Trade relations between the US and China sour. After nearly two years of negotiations, China has rejected claims made by the United States and European Union that its export quotas on raw materials violated WTO rules. According to the US and EU, export duties on raw materials like coking coal distorted the global market, hurting manufacturers of steel and other products. China says it put those quotas in place as an environmental safeguard. China's response comes in the middle of already tense relations, reports the Financial Times. China wants the US to lift its ban on Chinese poultry imports (the EU lifted a six-year ban last year). The US wants China to drop its requirement that computers sold in the country contain an internet filtering software called Green Dam, in large part because it blocks US computer makers from the Chinese market. Brandeis professor Chad Brown tells the Times, "Obviously a continued escalation of these cases against China's exports increases protectionist sentiment. In the current climate of the global economic crisis, this raises the concern of a global spiral of protectionism."
Intro to analytics. You wouldn't write a letter to someone knowing they would use it to play garbage-can basketball before reading it, so why blast out e-mails knowing they'll be relegated to the trash folder? Web analytics tools can be cheap and they are almost always helpful in identifying how to make the most of your online presence. CNN Money reviews a handful of these analytics services and tells the story of one small business owner who more than doubled the amount of time readers spent on his newsletter. Our own Max Chafkin had online-marketing experts review Bonobos.com's analytics reports to find out how the Web site achieved its early success, and where to go from there -- here are their findings.
A frachisee's revolt. If you've visited a casual sit-down restaurant chain in the past few months, chances are you've come across deals like two-for-ones, half-off entrees, and other incentives trying to get you in the door. While the deals have helped chains like Applebee's, Chili's, T.G.I. Fridays stay afloat in a touch climate, some franchisees who operate the individual restaurants have protested the price reductions, The New York Times reports this morning. One such franchisee, Ross Farro, who has seven T.G.I. Friday's in Ohio and Pennsylvania, admitted to removing discount menu inserts after lunch and before dinner because of the effect it was having on his margins. "We're giving the food away," he says. Though some of these casual restaurant chains are struggling, the fast-casual restaurant industry, with more informal restaurants such as Chipotle and Panera that do not provide table service, is one of our Best Industries for Starting a Business. And for more on the dangers of relying on discounts in your restaurants, make sure you check out our forthcoming July/August cover feature, which includes advice from a successful restaurateur with 18 locations in the Denver area.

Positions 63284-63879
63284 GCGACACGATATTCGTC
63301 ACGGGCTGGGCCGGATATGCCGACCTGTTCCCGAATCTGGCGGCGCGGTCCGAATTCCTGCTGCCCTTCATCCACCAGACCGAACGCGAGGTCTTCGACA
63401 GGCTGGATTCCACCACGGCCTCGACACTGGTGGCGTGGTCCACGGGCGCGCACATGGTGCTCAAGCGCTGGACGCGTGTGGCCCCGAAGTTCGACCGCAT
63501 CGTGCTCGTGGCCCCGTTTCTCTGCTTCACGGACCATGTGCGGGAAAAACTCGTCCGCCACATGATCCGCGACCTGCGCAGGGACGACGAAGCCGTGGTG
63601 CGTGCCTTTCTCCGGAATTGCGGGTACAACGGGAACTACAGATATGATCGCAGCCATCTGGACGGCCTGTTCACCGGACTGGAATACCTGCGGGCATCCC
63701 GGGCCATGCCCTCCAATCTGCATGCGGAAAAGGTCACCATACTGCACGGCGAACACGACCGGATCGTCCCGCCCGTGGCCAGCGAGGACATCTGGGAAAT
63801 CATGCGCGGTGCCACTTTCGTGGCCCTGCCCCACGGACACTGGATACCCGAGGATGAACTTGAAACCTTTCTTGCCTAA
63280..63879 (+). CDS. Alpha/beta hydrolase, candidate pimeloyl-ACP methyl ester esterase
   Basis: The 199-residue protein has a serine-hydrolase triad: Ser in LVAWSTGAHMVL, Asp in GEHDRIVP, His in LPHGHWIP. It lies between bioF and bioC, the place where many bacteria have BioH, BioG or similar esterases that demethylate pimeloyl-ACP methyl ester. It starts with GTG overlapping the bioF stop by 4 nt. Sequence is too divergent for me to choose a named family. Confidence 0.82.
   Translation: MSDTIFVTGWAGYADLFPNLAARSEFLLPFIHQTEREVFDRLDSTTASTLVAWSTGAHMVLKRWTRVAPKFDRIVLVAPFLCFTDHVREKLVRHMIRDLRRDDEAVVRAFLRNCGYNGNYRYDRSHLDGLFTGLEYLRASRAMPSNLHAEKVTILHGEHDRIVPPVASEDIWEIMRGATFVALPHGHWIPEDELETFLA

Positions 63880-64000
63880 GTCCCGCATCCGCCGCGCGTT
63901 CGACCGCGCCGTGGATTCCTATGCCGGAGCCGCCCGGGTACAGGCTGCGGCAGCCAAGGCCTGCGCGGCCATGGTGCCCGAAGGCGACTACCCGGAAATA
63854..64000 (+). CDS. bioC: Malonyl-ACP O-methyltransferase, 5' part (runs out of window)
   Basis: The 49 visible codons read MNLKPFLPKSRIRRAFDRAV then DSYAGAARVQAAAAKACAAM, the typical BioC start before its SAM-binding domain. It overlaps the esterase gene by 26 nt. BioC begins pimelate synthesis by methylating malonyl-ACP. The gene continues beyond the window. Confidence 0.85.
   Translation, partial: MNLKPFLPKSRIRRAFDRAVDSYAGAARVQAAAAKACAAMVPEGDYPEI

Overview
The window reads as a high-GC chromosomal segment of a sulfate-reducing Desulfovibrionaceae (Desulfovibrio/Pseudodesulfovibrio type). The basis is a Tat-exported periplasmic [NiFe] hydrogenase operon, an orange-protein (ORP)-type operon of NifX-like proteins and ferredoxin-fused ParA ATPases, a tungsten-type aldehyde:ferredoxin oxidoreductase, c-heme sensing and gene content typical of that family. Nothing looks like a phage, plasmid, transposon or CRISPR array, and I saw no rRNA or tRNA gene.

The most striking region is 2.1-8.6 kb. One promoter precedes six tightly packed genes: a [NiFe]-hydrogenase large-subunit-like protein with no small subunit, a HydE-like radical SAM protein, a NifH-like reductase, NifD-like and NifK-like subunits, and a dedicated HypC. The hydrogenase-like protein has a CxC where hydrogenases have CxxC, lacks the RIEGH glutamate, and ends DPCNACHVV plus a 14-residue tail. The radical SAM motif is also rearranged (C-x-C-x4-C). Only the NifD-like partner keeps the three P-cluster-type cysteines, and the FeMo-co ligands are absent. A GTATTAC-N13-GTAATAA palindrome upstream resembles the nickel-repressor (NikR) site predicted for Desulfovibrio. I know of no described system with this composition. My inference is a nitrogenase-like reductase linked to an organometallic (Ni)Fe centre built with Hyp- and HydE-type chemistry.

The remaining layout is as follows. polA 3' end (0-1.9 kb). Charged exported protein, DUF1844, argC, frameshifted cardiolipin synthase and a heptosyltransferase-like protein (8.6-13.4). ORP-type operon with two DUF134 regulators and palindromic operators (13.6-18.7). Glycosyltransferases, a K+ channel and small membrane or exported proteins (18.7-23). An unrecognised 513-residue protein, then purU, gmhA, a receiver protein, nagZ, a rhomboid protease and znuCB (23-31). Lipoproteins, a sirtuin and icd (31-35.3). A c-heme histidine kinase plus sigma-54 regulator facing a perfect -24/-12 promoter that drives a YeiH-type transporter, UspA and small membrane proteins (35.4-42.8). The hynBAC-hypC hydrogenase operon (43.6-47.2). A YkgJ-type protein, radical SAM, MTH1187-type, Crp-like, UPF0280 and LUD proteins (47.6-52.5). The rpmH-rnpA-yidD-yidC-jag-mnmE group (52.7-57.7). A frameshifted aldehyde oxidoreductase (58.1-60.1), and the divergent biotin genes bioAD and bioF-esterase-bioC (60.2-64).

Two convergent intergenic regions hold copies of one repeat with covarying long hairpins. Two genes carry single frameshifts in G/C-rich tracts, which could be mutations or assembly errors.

Networking for the shy CEO. If the thought of mingling at a business conference makes your skin crawl, you might have networking-itis, otherwise known as shyness. But the Times advises that networking doesn't have to start with strangers. You can begin by seeking out familiar faces. "Starting with someone you know makes it easier to get your networking career under way," says Meredith Levinson of CIO.com. It's even suggested that having introverted tendencies can make an entrepreneur more intuitive and analytical, skills that can really help in, say, running a business.
Netbooks in, PCs out. The first-quarter numbers for PC shipments are in and they aren't good: down 8.1 percent from last year and down 14 percent from the previous quarter, according to analysts at Morgan Stanley. And they don't expect those numbers to rise until the last quarter of 2009. As Time.com reported, while the recession continues to impact the technology industry, there is a bright spot amidst the storm: netbooks. They are smaller, faster and cheaper than larger laptops and provide the simple but essential things for every on-the-go business owner. But even while the unit volume of netbooks sales are aiding tech companies, the companies' revenues continues to decline. For more information on netbooks check out this blog post from The Goods.
The new D.C. area resort. The New York Times takes a look today at National Harbor, the new 300-acre resort area along the Potomac River in Maryland that is starting to attract business travelers, condo residents, and tourists. While the area is soon to be the home of a new Disney resort, it is already the home of the Gaylord National Resort and Convention Center, host of last year's and this year's Inc. 500|5000 Conference & Awards Ceremony. All leaders of the entrepreneurial community are welcome, so if you don't want to miss speakers such as Jim Collins, Norm Brodsky, and Tony Hsieh, register now.
Budding entrepreneur among D.C. crash victims. On a somber note this morning, the Washington Post reports that among the victims of the D.C. Metro train crash was 23-year-old LaVonda King, an aspiring entrepreneur. Just last Friday, King signed the paperwork on her D.C.-area salon space, which she dubbed LaVonda's House of Beauty. Prior to boarding the train, King had been talking with her mother on her cell phone about their plans to make fliers to promote the new business. Officials are still looking into the cause of the crash, although overdue brake work is being cited as a possibility.
JASON DEL REY was a senior reporter covering technology, branding, and company culture for Inc. magazine. Before joining Inc., his work appeared in Newsday, The (Newark) Star-Ledger, and the Staten Island Advance, and on ESPN.com. He lives in New Jersey. @DelRey